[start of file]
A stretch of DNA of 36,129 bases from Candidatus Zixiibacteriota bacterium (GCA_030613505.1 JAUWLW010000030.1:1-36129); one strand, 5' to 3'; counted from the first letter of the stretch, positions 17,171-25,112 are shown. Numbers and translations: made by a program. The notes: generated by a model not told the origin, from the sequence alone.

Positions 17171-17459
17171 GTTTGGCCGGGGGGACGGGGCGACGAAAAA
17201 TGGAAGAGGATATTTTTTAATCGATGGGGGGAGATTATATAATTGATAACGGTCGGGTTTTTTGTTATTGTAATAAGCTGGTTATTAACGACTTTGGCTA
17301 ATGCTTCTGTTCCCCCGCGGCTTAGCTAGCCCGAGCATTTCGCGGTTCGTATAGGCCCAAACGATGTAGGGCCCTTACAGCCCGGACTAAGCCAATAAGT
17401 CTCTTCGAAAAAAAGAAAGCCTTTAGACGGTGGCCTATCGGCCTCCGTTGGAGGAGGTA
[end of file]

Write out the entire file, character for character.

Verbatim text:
A stretch of DNA of 36,129 bases from Candidatus Zixiibacteriota bacterium (GCA_030613505.1 JAUWLW010000030.1:1-36129); one strand, 5' to 3'; counted from the first letter of the stretch, positions 17,171-25,112 are shown. Numbers and translations: made by a program. The notes: generated by a model not told the origin, from the sequence alone.

Positions 17171-17459
17171 GTTTGGCCGGGGGGACGGGGCGACGAAAAA
17201 TGGAAGAGGATATTTTTTAATCGATGGGGGGAGATTATATAATTGATAACGGTCGGGTTTTTTGTTATTGTAATAAGCTGGTTATTAACGACTTTGGCTA
17301 ATGCTTCTGTTCCCCCGCGGCTTAGCTAGCCCGAGCATTTCGCGGTTCGTATAGGCCCAAACGATGTAGGGCCCTTACAGCCCGGACTAAGCCAATAAGT
17401 CTCTTCGAAAAAAAGAAAGCCTTTAGACGGTGGCCTATCGGCCTCCGTTGGAGGAGGTA